CAR T in Sheba: Clinical trials results for relapsed or refractory acute lymphoblastic leukemia (ALL) and non-Hodgkin's lymphoma (NHL)
Source: National Library of Medicine, published March 2020.
This study focuses on the efficacy of CD19 chimeric antigen receptor T (CAR-T) cells in treating both pediatric and adult cases of refractory or relapsed (r/r) acute lymphoblastic leukemia (ALL) and non-Hodgkin's lymphoma (NHL). Beginning in 2016, a trial featuring in-house created CD19 CAR-T cells with CD28 co-stimulatory domains was launched. This trial marked the first comparative analysis of production characteristics and phenotypic variances in CAR-T cells between ALL and NHL patients.
The process involved using patients' non-cryopreserved peripheral blood mononuclear cells to produce CAR-T cells in a span of 9 to 10 days. The study enrolled 93 patients with r/r ALL and NHL. Simultaneous production of CAR-T cells for both ALL and NHL patients enabled direct comparisons.
Despite all participants having undergone extensive prior treatments, three withdrew due to clinical worsening or production issues. It was observed that ALL patients' cells (37 in number) showed greater expansion and higher CAR-T cell counts compared to those from NHL patients (53 in number). Younger patients exhibited better cell proliferation. ALL patient infusions had more naive CAR-T cells and higher CXCR3 expression, while markers like PD-1, LAG-3, TIM-3, and CD28 were uniformly expressed. The study achieved its target dose in all ALL patients and 94% of NHL patients. The response rate was 84% in ALL and 62% in NHL. The study also compared CAR-T cell infusions to tumor infiltrating lymphocytes (TIL), commonly used in solid tumors, finding more naive and central memory T cells and less CCR5 in CAR-T cells.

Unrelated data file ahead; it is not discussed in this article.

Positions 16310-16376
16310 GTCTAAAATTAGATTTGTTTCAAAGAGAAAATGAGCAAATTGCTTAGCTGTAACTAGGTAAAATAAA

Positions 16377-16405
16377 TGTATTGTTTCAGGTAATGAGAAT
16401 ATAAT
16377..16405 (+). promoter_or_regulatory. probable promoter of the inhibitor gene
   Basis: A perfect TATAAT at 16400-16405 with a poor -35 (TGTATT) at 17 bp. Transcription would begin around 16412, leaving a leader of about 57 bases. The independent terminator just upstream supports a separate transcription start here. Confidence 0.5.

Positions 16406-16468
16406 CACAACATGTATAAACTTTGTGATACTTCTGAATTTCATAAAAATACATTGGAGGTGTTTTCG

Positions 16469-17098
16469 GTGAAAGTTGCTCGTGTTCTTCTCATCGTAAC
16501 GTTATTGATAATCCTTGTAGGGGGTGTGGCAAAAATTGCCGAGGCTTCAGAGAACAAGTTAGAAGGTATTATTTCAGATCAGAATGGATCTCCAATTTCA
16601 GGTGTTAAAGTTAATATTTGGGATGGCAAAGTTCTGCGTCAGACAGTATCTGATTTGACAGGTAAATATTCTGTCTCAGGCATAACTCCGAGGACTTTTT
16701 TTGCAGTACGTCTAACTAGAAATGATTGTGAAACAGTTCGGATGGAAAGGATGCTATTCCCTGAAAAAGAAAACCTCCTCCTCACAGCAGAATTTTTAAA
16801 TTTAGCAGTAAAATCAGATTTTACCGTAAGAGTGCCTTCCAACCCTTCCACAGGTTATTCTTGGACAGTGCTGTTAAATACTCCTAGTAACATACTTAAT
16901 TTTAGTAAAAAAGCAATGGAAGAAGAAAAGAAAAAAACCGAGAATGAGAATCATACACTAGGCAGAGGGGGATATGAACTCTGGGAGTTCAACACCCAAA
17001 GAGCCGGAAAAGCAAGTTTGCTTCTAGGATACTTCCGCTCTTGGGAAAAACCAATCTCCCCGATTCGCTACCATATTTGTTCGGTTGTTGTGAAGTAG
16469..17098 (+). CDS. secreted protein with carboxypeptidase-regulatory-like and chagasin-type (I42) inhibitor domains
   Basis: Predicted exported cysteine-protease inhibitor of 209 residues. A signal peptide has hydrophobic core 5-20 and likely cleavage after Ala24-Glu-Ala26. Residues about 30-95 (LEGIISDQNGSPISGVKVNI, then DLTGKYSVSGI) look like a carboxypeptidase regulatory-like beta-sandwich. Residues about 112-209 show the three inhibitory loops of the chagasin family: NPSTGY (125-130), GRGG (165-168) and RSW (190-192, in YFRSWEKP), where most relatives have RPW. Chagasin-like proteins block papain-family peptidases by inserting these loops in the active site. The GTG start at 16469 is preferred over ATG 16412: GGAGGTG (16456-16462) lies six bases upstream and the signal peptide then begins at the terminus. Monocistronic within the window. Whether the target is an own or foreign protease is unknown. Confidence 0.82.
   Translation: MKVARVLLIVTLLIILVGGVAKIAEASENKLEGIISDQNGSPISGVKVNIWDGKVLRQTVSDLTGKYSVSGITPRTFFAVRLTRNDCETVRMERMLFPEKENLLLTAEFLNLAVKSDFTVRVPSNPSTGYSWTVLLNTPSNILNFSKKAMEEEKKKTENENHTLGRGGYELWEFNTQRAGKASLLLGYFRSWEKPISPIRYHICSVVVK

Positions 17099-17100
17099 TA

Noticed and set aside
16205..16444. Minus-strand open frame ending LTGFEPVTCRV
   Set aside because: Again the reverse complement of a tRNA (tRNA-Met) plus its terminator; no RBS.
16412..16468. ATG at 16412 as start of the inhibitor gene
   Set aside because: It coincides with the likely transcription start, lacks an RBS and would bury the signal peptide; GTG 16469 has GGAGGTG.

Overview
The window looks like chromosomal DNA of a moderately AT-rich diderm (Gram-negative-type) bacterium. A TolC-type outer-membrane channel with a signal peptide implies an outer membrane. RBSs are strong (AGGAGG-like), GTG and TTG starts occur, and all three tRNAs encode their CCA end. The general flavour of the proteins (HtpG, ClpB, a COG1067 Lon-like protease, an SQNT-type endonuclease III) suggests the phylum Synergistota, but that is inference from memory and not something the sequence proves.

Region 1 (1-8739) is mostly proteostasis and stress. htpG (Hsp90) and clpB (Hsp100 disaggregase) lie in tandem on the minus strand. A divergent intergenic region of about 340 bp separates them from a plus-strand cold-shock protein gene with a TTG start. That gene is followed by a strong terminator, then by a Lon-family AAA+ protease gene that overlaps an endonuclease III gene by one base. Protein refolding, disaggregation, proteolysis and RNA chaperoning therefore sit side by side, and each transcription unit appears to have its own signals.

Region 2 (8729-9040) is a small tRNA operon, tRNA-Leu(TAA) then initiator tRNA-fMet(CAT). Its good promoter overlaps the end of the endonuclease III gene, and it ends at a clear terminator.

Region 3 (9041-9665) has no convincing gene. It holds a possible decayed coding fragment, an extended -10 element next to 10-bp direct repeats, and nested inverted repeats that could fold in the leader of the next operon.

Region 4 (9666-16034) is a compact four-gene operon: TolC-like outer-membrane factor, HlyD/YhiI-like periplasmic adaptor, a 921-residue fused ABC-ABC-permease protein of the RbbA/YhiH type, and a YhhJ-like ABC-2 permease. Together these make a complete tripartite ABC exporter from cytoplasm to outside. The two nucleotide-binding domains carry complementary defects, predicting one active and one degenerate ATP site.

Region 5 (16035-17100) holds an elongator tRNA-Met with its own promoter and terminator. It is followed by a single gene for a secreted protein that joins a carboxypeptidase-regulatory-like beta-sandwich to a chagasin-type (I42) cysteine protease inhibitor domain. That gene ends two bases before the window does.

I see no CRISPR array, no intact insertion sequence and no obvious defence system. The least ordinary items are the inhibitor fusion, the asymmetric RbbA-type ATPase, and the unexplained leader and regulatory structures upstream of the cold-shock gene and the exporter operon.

The rapid and efficient in-house CAR-T cell production is notable, with a high clinical response rate. Nearly all patients (99%) received CAR-T cells within 9 to 10 days. ALL-derived cells showed superior proliferation and higher naive T cell frequencies than NHL-derived ones. These findings suggest potential avenues for adapting CAR-T cell therapy for solid tumors based on the differences observed with TIL infusion products.